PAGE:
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Antigone and the Aspects of Greek Theatre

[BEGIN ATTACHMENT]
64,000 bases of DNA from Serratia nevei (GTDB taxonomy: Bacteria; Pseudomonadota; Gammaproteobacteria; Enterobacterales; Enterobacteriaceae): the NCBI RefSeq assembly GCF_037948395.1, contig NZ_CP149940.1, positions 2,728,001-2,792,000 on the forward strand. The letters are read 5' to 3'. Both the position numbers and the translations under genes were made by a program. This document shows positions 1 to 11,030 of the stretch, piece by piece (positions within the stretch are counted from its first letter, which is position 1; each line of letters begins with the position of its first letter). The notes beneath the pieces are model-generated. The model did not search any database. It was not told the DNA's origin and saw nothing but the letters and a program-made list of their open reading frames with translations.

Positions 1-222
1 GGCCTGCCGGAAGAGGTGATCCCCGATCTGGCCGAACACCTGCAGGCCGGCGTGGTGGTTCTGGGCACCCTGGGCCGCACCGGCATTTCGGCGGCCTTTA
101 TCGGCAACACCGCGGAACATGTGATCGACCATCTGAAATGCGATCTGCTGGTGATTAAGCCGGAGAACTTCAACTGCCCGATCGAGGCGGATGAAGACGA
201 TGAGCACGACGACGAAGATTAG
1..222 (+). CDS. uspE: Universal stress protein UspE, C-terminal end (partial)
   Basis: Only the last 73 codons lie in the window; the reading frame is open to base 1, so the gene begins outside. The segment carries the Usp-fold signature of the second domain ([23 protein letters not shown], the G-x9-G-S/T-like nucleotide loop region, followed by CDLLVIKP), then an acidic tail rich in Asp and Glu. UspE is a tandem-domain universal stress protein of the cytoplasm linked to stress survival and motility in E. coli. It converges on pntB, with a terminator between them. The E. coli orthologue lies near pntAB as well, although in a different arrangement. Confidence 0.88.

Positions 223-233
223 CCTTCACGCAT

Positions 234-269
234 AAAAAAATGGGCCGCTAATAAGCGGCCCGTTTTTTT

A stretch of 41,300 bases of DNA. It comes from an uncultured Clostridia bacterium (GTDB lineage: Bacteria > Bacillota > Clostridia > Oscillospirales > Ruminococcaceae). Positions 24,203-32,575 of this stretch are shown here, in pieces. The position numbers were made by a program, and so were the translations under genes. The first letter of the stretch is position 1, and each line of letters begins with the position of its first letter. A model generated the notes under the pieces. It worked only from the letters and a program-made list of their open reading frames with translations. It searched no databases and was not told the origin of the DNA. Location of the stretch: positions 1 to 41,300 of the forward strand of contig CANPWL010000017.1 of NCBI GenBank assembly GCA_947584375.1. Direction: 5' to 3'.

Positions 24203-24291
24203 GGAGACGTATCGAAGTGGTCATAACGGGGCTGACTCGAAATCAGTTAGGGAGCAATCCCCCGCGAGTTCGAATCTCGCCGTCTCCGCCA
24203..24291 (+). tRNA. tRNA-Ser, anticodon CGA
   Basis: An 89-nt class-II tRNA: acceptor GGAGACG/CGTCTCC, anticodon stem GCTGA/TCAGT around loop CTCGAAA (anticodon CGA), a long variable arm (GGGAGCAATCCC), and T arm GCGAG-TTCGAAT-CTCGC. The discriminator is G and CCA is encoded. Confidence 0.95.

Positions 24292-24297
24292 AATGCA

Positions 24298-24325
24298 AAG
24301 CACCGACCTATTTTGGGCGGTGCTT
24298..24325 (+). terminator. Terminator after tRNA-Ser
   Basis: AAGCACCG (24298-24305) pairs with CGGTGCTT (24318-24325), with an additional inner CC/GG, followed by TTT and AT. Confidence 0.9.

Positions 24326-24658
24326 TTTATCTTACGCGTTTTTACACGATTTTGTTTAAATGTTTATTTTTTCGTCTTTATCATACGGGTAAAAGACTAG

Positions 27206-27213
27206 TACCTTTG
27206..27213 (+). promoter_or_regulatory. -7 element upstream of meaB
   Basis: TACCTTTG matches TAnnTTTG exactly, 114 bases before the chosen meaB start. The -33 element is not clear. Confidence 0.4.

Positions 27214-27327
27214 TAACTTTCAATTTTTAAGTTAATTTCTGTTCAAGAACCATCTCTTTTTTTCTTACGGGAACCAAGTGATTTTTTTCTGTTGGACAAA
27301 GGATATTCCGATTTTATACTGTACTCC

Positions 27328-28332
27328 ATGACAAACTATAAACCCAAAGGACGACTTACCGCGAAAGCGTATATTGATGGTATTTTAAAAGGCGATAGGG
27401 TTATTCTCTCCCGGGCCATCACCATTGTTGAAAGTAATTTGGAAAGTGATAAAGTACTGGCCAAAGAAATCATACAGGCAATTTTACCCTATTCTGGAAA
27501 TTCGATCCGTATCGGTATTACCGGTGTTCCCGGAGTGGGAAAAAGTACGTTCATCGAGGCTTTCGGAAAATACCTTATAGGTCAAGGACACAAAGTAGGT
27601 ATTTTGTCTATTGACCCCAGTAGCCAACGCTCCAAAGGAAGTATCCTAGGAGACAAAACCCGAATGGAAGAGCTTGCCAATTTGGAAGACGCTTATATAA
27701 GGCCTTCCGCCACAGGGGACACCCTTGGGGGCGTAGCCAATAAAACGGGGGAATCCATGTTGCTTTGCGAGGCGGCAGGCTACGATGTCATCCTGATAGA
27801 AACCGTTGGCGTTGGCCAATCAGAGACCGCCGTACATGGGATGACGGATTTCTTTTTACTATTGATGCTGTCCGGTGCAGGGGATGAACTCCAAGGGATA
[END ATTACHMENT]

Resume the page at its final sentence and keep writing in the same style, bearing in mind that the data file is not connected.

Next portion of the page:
Antigone and the Greek Goat Songs When the ancient Greek playwright Thespis first brought forward one member of the chorus to speak alone, the form of Greek drama began to change. It is thought that Greek drama began as choruses engaging in song and dance at celebrations of holidays or special events. One of the most important of those was the spring festival of Dionysus. The celebration included choral presentation and the sacrifice of an animal, most commonly a goat. The presentations grew more dramatic and tragedies (literally goat songs) began to evolve. Even the sacrificial altar was carried over when the theater of Dionysus was built in Athens. The theatre was built in the early fifth century BC, and could hold 14,000 people. I shall suggest that the conventions of the early Greek theatre influenced the form and content of Antigone. A typical stage would consist of a large, round dancing floor referred to as the orchestra. On either side of the orchestra were two long walkways, used for the exits and entrances of both the actors and the audience. Props were also used, such as the ekkuklema or moving platform. Sometimes it was used to bring a tableau depicting some event onto the stage. Because the sets and scenery were very simple, ancient Greek playwrights such as Sophocles used many descriptive passages in their writing so that the audience could conjure up a vivid image of the actors and their surroundings. For example, The stars are dancing; they pant fire. Night is talking. Youre their leader. (p. 65) Sun-blaze, shining at last, you are the most beautiful light evershone Thebes over her seven gates;and now, higher, widening gaze of gold day, you come, over the course of our west river.In whole armor, come out of Argos (his shield shone white) you have expelled the man, exiled in unbridled and blinding flight (p. 25)It was through this method that images were conveyed to the audien...

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